7 Causes of Reduction in Egg Production

It is obvious that poultry farming has become so popular in different parts of the world. It is a promising agribusiness enterprise, but poultry farmers must equip themselves with the right poultry farming information to optimize their yields. I want you to know that poultry farming is a bit tricky. Poultry farmers are faced with many challenges, but disease outbreaks are the most dreaded problem.

There are times when everything is going right but you may observe that your birds’ daily egg production is reducing. This is a very serious issue that shouldn’t be taken with levity because it affects profits.

Normally, a healthy hen starts laying eggs at 18-22 weeks of age and such hen should peak her egg production at about 6-8 weeks later. If there is a drastic change in this expected egg production peak, then something is responsible. The various factors that cause a decline or reduction in egg production and the possible fixes or solutions will be discussed in this article.

Causes of Egg Production in Poultry Production

1. Stress and Change

These two are one of the primary reasons for a drop in egg production. Most laying chickens are usually affected by sudden changes in their usual pattern such as a change of pen or nesting box’s position usually throws layers off-balance, hence reducing their egg production. Therefore, poultry farmers should avoid handling or move their birds as soon as they start laying eggs.

2. Removal of Roosters or Introduction of New Birds into the Flock

If you introduce a totally new chicken into your flock or remove the roosters from a particular flock, you’re actually giving the layers an impression that their keeper is up to something (a sort of coup d’é·tat). So you should avoid this wherever possible.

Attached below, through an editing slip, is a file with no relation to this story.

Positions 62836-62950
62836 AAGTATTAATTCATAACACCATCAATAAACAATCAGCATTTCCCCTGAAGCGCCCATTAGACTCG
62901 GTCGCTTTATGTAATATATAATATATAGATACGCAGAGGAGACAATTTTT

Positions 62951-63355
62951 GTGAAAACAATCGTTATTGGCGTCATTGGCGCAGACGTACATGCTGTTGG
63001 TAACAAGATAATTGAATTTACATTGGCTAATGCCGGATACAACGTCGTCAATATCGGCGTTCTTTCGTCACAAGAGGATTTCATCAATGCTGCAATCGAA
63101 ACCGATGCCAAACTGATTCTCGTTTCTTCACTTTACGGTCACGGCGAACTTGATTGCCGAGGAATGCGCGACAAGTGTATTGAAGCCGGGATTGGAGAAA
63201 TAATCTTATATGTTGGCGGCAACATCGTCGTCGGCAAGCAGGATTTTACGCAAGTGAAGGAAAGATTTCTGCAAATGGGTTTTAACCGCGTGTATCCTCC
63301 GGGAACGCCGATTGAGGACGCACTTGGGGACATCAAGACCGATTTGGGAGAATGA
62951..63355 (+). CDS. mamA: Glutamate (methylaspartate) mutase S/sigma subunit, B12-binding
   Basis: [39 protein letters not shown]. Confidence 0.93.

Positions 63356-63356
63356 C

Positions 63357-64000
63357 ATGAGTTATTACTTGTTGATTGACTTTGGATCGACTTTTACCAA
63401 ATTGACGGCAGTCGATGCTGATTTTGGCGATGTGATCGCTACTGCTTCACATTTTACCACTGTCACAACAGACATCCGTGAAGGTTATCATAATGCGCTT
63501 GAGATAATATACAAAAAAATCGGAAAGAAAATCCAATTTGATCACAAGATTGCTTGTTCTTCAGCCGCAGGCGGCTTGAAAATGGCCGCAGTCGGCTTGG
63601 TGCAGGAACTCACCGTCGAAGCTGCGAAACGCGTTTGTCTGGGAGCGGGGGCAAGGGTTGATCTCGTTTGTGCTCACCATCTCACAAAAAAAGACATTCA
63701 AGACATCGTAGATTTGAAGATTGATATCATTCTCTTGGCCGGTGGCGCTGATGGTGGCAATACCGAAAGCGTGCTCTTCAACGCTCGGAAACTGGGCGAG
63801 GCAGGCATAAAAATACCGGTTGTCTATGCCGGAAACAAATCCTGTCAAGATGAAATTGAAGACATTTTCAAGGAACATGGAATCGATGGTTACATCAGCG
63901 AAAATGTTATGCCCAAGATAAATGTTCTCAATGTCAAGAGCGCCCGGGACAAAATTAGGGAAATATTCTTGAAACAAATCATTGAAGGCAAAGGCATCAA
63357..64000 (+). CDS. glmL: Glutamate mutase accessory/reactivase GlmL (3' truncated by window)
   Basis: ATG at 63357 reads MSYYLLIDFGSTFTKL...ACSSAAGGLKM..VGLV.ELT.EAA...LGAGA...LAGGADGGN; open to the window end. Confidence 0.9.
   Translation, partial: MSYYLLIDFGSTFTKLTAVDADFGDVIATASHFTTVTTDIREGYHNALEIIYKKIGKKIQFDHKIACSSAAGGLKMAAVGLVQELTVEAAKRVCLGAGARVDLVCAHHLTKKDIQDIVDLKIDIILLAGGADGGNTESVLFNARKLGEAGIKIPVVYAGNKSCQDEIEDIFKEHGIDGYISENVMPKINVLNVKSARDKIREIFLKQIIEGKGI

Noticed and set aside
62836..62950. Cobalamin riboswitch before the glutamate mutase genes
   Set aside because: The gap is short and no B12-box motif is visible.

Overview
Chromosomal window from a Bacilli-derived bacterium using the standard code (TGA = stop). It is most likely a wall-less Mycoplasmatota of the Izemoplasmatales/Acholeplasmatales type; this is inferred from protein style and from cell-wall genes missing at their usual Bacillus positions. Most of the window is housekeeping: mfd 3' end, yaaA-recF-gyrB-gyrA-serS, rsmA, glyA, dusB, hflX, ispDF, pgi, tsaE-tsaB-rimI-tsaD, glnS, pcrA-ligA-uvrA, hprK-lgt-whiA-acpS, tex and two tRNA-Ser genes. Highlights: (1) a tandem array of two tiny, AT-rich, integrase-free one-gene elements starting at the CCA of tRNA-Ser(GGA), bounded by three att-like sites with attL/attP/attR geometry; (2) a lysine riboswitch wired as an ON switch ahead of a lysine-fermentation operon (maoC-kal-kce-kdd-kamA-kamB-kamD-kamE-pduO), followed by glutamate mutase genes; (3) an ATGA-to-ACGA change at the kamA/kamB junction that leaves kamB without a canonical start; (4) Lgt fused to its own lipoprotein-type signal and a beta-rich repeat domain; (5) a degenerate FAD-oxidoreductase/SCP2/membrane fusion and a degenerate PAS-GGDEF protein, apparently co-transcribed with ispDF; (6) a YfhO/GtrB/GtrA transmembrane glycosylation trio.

3. Overcrowding, Change in Weather, Feed Composition and Time of Feeding

When you overstock, when the weather changes or when there is a change in feed composition or the time you normally feed laying chickens, then expect a reduction in egg production. Poultry farmers should look out for drastic changes in temperature like too hot or cold conditions in pens or nesting boxes. In this case, the litter lining of the litter should be changed every day. Likewise, avoid any sudden change in the time you feed your laying birds and avoid changing their feed composition unnecessarily.

4. Noise and Decreased Lighting

Birds are always frightened by noises or the sight of predators. It is obvious that hens don’t want any other form of noise except the loud characteristic cooing noise made when they are about to lay. Additionally, decreased time of lighting adversely affects the perceived day length by hens. Scientifically, egg production is affected by the length of exposure to daylight. This means that increased lighting stimulates egg production. Laying hens should enjoy adequate lighting for at least 14-16 hours.

5. Poor or Unbalanced Diet

Improper diet detrimentally affects egg production. Hens need energy, protein and calcium-rich diets. Don’t allow these three nutrients to be lacking in the feed of your laying birds. Also, they should be provided with a nutritionally balanced feed. You may also add egg production boosters to the drinking water. These boosters contain necessary minerals and amino-acids required during the laying period.

6. Broodiness

Broodiness often triggers a decrease in egg production. Exhibiting broodiness is normal in laying hens and it is an innate condition. However, this behavior can be discouraged by increasing artificial lighting in the laying pen.

7. Diseases and Parasitism

When laying hens are disturbed by parasites such as worms or diseases such as Newcastle Disease, their egg production is often affected. If you noticed a drop in egg production, try to see if the birds are healthy or have been infected with diseases, and take the necessary step after. Deworm your birds regularly and dust them to get rid of ectoparasites such as lice and fleas.

As the egg production performance of your flock improves, your profits will also improve. This is the reason why you must take action whenever you notice a decline in your flock’s egg production.

Signup today and receive free updates straight in your inbox.

We don’t spam! Read our privacy policy for more info.


Akinbobola A.

I'm a livestock farmer, certified animal scientist and agro consultant. You can follow Livestocking on Facebook and Twitter. Click here to send me an email
Buy Chicks Online

1 thought on “7 Causes of Reduction in Egg Production”

Leave a Comment